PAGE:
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India has lowered its estimate of people infected with HIV to 2.47 million for 2006, but health officials and public health experts have warned that the real reduction in HIV prevalence is only marginal.
The revised figure is more reliable than the 5.2 million estimate for 2005 and results from new estimation methods using data from a population survey to complement sentinel surveillance, senior health officials said last week.
India's HIV counts have long been controversial, with projections ranging in recent years from 3.4 million to 9.4 million. Five years ago, a US agency predicted that India could have 20 million people infected with HIV by 2010 (BMJ 2002;325:1132 doi: 10.1136/bmj.325.7373.1132/b).
The revised range—finalised by the National AIDS Control Organisation after taking into account a nationwide family health survey—is two million to 3.1 million.
The revised figures show that although India has faced allegations of underestimating the epidemic, it was in fact overestimating counts, health officials said.
“India still has one of the largest numbers of HIV infected populations,” said Sujatha Rao, director general of the National AIDS Control Organisation. “The epidemic has shown a decline in some areas where intervention has been strong, but there are pockets of high HIV transmission,” Ms Rao said. The national prevalence is 0.36%, but 104 districts have a prevalence of 1%, she said.
Epidemiologists have long attributed the earlier overestimates to the exclusive use of sentinel surveillance data—HIV prevalence among patients in clinics for sexually transmitted diseases and antenatal clinics—to calculate national estimates.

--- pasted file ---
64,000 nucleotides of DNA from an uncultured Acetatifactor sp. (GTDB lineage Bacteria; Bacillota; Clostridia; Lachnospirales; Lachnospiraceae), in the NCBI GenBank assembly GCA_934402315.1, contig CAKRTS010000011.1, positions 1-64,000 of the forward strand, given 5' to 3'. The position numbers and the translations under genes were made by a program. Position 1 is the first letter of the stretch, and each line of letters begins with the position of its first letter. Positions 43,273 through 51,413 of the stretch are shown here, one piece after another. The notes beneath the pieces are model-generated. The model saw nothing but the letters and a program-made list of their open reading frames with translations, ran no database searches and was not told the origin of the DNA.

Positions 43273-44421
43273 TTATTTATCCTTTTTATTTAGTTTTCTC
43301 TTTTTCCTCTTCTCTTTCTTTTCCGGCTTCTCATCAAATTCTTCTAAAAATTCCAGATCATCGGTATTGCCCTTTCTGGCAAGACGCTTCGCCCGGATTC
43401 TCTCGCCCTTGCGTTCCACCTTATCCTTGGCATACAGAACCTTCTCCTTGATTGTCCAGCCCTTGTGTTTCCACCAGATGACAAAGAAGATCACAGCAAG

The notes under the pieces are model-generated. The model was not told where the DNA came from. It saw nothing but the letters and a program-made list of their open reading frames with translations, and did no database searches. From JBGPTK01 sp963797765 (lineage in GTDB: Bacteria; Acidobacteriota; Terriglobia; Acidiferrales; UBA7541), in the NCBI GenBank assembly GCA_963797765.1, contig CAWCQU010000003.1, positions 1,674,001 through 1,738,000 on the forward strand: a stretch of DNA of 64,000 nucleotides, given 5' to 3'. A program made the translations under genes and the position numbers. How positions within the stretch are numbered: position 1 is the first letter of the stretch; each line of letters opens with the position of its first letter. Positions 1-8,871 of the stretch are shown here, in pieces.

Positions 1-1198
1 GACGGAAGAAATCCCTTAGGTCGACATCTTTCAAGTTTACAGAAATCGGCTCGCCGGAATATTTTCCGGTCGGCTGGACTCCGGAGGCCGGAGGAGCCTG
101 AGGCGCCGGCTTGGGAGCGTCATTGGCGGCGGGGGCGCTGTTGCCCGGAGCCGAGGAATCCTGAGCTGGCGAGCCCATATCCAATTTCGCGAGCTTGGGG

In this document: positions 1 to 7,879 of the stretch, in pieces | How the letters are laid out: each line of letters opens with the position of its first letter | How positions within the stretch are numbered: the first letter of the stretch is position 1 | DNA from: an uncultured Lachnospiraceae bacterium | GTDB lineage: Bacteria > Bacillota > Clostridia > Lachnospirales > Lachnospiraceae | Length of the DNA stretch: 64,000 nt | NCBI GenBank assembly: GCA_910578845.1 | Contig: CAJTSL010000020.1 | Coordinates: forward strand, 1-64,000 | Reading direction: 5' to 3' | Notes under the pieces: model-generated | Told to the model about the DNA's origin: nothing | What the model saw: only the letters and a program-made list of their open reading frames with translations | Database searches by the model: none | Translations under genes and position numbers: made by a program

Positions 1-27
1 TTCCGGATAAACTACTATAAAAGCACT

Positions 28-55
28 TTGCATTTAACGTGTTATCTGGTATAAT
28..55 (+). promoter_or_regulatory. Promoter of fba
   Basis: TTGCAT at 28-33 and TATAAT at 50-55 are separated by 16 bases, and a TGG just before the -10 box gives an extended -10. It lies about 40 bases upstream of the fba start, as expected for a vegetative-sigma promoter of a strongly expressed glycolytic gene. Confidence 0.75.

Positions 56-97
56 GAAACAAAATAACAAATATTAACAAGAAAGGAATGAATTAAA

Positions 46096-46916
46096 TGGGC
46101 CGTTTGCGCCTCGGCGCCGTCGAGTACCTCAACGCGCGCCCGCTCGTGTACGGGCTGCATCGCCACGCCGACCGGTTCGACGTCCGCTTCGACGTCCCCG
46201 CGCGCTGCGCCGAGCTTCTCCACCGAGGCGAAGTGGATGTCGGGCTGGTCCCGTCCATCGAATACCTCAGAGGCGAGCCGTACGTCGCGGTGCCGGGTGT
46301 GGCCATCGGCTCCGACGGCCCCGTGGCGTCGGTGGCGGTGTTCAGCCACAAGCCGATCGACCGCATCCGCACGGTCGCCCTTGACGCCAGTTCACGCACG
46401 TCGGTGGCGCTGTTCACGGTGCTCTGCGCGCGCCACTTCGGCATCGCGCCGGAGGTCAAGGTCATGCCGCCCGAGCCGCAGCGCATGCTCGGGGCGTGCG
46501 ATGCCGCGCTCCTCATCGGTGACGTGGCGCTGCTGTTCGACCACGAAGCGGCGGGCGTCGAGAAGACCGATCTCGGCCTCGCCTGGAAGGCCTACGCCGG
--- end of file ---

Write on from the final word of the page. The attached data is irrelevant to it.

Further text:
Public health experts said that the lower count is expected to translate into more resources for prevention. The National AIDS Control Organisation last week also launched the third phase of its AIDS control programme for the period 2007-12.
The 115 billion rupees (£1.4bn; €2.1bn; $2.9bn) programme funded by the Indian government, international agencies, and private foundations, will expand education in youth and high risk groups, promote more condoms, increase voluntary testing from the current 10 million to 42 million tests a year, and give free antiretroviral treatment to 340000 people by 2012.
“India needs to replicate what it's achieved in the southern states in the rest of the country,” said Prabhat Jha, professor at the Centre for Global Health Research, at the University of Toronto, Canada. Last year a study by Professor Jha showed that new HIV infections among 15-24 year old women in the southern states had dropped one third, from 1.7% to 1.1% over the past five years.
“The decline suggests that the key focus should be on prevention,” Professor Jha said.
In a document that explains the implications of India's new figure to the global epidemic, UNAIDS, the Joint United Nations Programme on HIV/AIDS, said that the total number of people living with HIV would be lower but within the estimated range of 34.1 million to 47.1 million for 2006.
“This downward revision is not surprising,” said Lalit Dandona, a senior director and public health specialist at the George Institute for International Health, in India. Last year a study by Dr Dandona showed how sentinel surveillance had led to unrealistically high counts in a single district in southern India (BMC Medicine 2006;4:31).